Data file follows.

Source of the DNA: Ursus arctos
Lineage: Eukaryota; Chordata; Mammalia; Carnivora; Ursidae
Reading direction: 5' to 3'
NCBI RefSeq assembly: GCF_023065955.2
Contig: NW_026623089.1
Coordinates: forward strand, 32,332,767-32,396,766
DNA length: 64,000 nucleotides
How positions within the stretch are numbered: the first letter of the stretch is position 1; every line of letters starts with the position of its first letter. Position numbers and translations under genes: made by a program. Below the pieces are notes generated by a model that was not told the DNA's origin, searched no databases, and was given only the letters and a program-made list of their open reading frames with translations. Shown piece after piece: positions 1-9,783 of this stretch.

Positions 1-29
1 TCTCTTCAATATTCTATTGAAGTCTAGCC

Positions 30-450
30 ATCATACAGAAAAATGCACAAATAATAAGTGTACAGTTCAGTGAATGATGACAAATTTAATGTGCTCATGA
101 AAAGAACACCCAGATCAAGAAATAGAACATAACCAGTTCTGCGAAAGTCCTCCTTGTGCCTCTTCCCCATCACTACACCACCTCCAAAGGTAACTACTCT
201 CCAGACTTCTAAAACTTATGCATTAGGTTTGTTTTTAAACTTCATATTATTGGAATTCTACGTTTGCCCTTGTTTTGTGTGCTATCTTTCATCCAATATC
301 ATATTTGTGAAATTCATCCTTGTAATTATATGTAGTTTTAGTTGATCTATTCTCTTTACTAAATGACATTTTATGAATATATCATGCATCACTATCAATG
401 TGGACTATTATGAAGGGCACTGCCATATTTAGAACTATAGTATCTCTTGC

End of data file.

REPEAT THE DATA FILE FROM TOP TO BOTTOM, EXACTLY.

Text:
Source of the DNA: Ursus arctos
Lineage: Eukaryota; Chordata; Mammalia; Carnivora; Ursidae
Reading direction: 5' to 3'
NCBI RefSeq assembly: GCF_023065955.2
Contig: NW_026623089.1
Coordinates: forward strand, 32,332,767-32,396,766
DNA length: 64,000 nucleotides
How positions within the stretch are numbered: the first letter of the stretch is position 1; every line of letters starts with the position of its first letter. Position numbers and translations under genes: made by a program. Below the pieces are notes generated by a model that was not told the DNA's origin, searched no databases, and was given only the letters and a program-made list of their open reading frames with translations. Shown piece after piece: positions 1-9,783 of this stretch.

Positions 1-29
1 TCTCTTCAATATTCTATTGAAGTCTAGCC

Positions 30-450
30 ATCATACAGAAAAATGCACAAATAATAAGTGTACAGTTCAGTGAATGATGACAAATTTAATGTGCTCATGA
101 AAAGAACACCCAGATCAAGAAATAGAACATAACCAGTTCTGCGAAAGTCCTCCTTGTGCCTCTTCCCCATCACTACACCACCTCCAAAGGTAACTACTCT
201 CCAGACTTCTAAAACTTATGCATTAGGTTTGTTTTTAAACTTCATATTATTGGAATTCTACGTTTGCCCTTGTTTTGTGTGCTATCTTTCATCCAATATC
301 ATATTTGTGAAATTCATCCTTGTAATTATATGTAGTTTTAGTTGATCTATTCTCTTTACTAAATGACATTTTATGAATATATCATGCATCACTATCAATG
401 TGGACTATTATGAAGGGCACTGCCATATTTAGAACTATAGTATCTCTTGC